Light is the most important zeitgeber.1 You can potently shift your circadian clock by exposing yourself to light. Studies with continuous bright light have resulted in mean phase delays of 2.7h and advances of 2.3h in participants.2 Overall, it seems that delays can be induced more easily than advances.3 There are various factors that determine into what direction and to which extent light shifts your circadian phase:
- Time of exposure: The greatest advancements can be achieved in the early subjective morning and delays in the subjective evening. See the following figure for a continuous curve as produced by study results from Khalsa et al.
Exposure to bright light at different times of the day shifts your inner clock into different directions with varying magnitude. This circadian phase response curve, as estimated by Khalsa et al.2, represents the shift induced by 6.7h exposure to bright white light at different (biological) daytimes.
- Brightness: The brighter the light is, the greater will be its impact on your circadian clock. Light intensity is measured in lux, which you can measure yourself with the help of “lightmeter” smartphone apps. Typical room illumination ranges from 50-500 lux.‘
Light Intensity increases on a logarithmic scale from 0 (complete darkness) to around 100k lux (direct sunlight in summer) Source: [James Druzik]
To effectively advance circadian phase, levels of illuminations are needed that by far exceed typical room lighting, while significant delays can be induced with no more than 15 lux brightness.3Comparison between circadian phase response curves to 6.7h of bright white light vs. low illumination background light (<15 lux). The latter is unlikely to advance circadian pahse, but can delay at evening exposure3.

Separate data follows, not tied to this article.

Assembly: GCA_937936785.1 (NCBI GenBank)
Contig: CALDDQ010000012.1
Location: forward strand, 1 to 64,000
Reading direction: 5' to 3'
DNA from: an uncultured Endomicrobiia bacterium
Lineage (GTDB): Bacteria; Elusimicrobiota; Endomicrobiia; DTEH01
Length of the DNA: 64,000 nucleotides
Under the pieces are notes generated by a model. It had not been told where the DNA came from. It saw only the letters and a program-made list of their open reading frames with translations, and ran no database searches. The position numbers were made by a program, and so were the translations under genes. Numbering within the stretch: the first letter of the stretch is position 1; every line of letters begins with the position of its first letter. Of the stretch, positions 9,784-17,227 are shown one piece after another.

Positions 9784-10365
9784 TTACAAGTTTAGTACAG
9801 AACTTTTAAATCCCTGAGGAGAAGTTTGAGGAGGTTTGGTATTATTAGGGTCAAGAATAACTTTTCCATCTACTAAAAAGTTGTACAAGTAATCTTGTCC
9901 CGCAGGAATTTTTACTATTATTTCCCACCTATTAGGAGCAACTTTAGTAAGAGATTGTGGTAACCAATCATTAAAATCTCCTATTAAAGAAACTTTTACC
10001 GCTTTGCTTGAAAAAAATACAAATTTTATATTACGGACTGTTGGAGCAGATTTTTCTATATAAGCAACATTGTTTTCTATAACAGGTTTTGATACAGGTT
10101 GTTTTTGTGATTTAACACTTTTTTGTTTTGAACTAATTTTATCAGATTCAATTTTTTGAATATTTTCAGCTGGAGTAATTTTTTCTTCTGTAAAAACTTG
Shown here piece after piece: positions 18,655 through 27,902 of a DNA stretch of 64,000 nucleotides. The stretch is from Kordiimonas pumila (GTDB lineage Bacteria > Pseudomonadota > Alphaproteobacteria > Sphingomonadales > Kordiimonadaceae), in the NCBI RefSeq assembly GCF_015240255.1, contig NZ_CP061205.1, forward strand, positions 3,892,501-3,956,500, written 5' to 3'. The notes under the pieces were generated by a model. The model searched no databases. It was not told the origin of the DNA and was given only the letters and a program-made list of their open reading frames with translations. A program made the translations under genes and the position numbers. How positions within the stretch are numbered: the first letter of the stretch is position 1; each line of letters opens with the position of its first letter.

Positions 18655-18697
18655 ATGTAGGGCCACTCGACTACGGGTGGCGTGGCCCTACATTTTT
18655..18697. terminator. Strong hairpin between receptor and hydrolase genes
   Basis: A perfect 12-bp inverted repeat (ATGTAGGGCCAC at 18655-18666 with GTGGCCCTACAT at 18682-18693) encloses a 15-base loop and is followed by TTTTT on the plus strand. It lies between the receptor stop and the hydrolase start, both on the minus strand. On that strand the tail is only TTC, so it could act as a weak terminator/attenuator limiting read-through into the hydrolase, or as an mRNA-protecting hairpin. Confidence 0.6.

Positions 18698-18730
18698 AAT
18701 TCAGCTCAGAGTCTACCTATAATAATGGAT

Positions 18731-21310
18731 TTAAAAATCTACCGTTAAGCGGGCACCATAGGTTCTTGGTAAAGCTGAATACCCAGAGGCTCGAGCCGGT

- Duration of exposure: The longer the exposure, the greater light influences your circadian clock – although there are natural limits, as can be seen in section “time of exposure” above. A study has shown that at same brightness and spectrum, 1h of bright white light has resulted in 40% shift magnitude compared to 6.7h bright white light exposure. At short exposure, the delays have been notably stronger than the advances.3Circadian phase response curve to 1 hour of bright white light, as estimated by Hilaire et al.3.
- Wavelength: Light affects the circadian clock via photoreceptors in the eye, which are most sensitive to blue light with wavelengths around 480nm.1 In a study, 6.5h of approximately 90 lux blue light with 480nm had around 75% of the impact that 5k-10k lux bright light had at 6.7h exposure, which suggests that pure blue light is more efficient in shifting circadian phase than other forms of light.4 In another study (with fewer participants), just 20 minutes of 100 lux blue light (470 nm) after awakening advanced circadian phase by an average of 30min.
- Angle: As most of the photoreceptors responsible for modulating circadian rhythm are located in the lower half of your retina, light that’s coming from above is more effective than light coming from below. The optimal angle for light therapy is believed to be 15° above eye level.1
An illumination angle of 15 degrees above the eye is considered optimal for light therqapy.
 Blume, C., Garbazza, C., & Spitschan, M. (2019, September 1). Effects of light on human circadian rhythms, sleep and mood. Somnologie. Dr. Dietrich Steinkopff Verlag GmbH and Co. KG. https://doi.org/10.1007/s11818-019-00215-x
 Khalsa, S. B. S., Jewett, M. E., Cajochen, C., & Czeisler, C. A. (2003, June 15). A phase response curve to single bright light pulses in human subjects. Journal of Physiology. John Wiley & Sons, Ltd. https://doi.org/10.1113/jphysiol.2003.040477
 St Hilaire, M. A., Gooley, J. J., Khalsa, S. B. S., Kronauer, R. E., Czeisler, C. A., & Lockley, S. W. (2012). Human phase response curve to a 1 h pulse of bright white light. Journal of Physiology, 590(13), 3035–3045. https://doi.org/10.1113/jphysiol.2012.227892
 Rüger, M., St Hilaire, M. A., Brainard, G. C., Khalsa, S.-B. S., Kronauer, R. E., Czeisler, C. A., & Lockley, S. W. (2013). Human phase response curve to a single 6.5 h pulse of short-wavelength light. The Journal of Physiology, 591(1), 353–363. https://doi.org/10.1113/jphysiol.2012.239046